Considering some of the current A-listers in the cast of Wrath Of The Titans, one can only assume that this was a payday project. This is your very typical action-adventure trash and there isn’t very much fun to be had.
The follow up to the 2010 remake of Clash Of The Titans brings back the usual suspects. Sam Worthington, Liam Neeson and Ralph Feinnes repeat as Grecians/Gods Perseus, Zeus and Hades respectively. It also brings back the monotonous feeling that it’s predecessor had.
This time around, our now settled down hero Perseus is drawn back into the game by his old friends. Sounds like every other action you’ve ever seen yet? Hades aligns forces with some other baddies, to steal Zeus’ power and awaken a monster. Perseus has to fight his way through a team of Cyclops, a minotaur, and various other fire creatures to save Zeus.
Outside of the visual effects and sword waving, there’s not much that the characters actually do. Worthington repeatedly shows his dirty and bloodied war face while holding his emotions locked inside the best he can. The dialogue is drab. The story is weak. Why would the father of two Greek gods be a lava throwing fire creature?
This feeble movie was made purely for the profit. Clash Of The Titans (2010) almost quadrupled its $125 million dollar budget at the box office, which pretty much guaranteed a sequel was going to follow. Being a movie that relied heavily on special effects, it also pretty much guaranteed that the soul of the sequel would be missing.
While watching this one, I pondered the question if we have spoiled ourselves with special effects. I knew some of the CGI I was watching was massive and impressive, yet it did nothing to move me.
Seeing it in 2D, maybe this is the type of movie that is well fit in the 3D format? There sure isn’t much else driving this film, so why not delight in the low-brow thrill of a movie fireball heading right for your head? I don’t see much else to take from it.
Did I just watch a documentary on American Idol, where instead of voting the losers off, they just kill them? Possibly, but Idol was never as entertaining.
The Hunger Games is set in a post-war dystopian future, where the United States is now a country called Panem, and split into districts instead of state, two commoners from each district are chosen to savagely fight to the death for the entertainment of the ruling class. It’s a form of punishment to keep the common people in line, which the upper class have spun, now calling it a national tradition.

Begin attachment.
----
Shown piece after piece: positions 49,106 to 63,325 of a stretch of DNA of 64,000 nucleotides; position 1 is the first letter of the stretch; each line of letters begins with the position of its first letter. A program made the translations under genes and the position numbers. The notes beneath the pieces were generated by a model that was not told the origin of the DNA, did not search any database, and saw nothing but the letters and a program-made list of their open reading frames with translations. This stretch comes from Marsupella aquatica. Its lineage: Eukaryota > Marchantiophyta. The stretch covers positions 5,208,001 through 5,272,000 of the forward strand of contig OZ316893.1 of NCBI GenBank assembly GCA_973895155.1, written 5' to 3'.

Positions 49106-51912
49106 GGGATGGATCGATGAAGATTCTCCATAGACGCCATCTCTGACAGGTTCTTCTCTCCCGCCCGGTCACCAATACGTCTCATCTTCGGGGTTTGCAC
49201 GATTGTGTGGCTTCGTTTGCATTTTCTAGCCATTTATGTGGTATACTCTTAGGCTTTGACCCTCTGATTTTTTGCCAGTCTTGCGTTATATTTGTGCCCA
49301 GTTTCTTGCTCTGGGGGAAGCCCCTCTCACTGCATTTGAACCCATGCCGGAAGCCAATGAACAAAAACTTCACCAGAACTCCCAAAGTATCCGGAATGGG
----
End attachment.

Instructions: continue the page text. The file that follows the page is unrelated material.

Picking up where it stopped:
These chosen children, range in age from their late teens to a disturbingly young age. This is perhaps the darkest element of this dark film. Watching the upper class celebrate the fact that they are sending kids out to the slaughter makes it pretty easy to cheer for their downfall.
Katniss Everdeen (Jennifer Lawrence) is the heroine, who has to live up to her potential. The one
thing that really drives this movie is Jennifer Lawrence. She’s a young actress, but you can tell there is something behind her eyes and in her face. Her honesty on-camera makes you believe her. She’s the opposite of a blank slate, even if she hasn’t realized what her potential is yet. The future is bright for her.
The supporting cast is surprisingly strong. Woody Harelson plays Hamish, an alcoholic former Hunger Games winner that mentors the fresh meat. Lenny Kravitz surprises with a passionate performance, despite the gold eyeliner. Stanley Tucci is the Hunger Game emcee and his fake teeth were basically a character to themselves.
The Hunger Games falls into the new franchise-category of movies that include Harry Potter and Twilight. It’s also pretty hard not to make comparisons to the aforementioned similar films. There is a lead character destined for greatness. There is a love triangle forming. There is a greater evil hovering over the lives of the characters.
The film is not without its faults. There was part of me that wanted to cast off this movie series as just another brick in the wall, but there is an impressive level of achievement here, which cannot be denied.
In this frenzied and seemingly unstoppable world of movie remakes, I am calling a new rule. All remakes now must have enough whim to make fun of the fact that they are remakes. Without this self deprecating humor, remakes, reboots and reimaginings are useless wastes of time.
2009’s Star Trek reboot managed to throw a bit into the mix and therefore was a success. The film version of 21 Jump Street does it too.
The slim-fasted Jonah Hill stars alongside Channing Tatum as police officers in an undercover unit featuring young looking and acting officers, allowing them to pose as high schoolers. Schmidt (Hill) and Jenko (Tatum) assignment is to track down the dealers and suppliers of a new drug that’s popular with teens.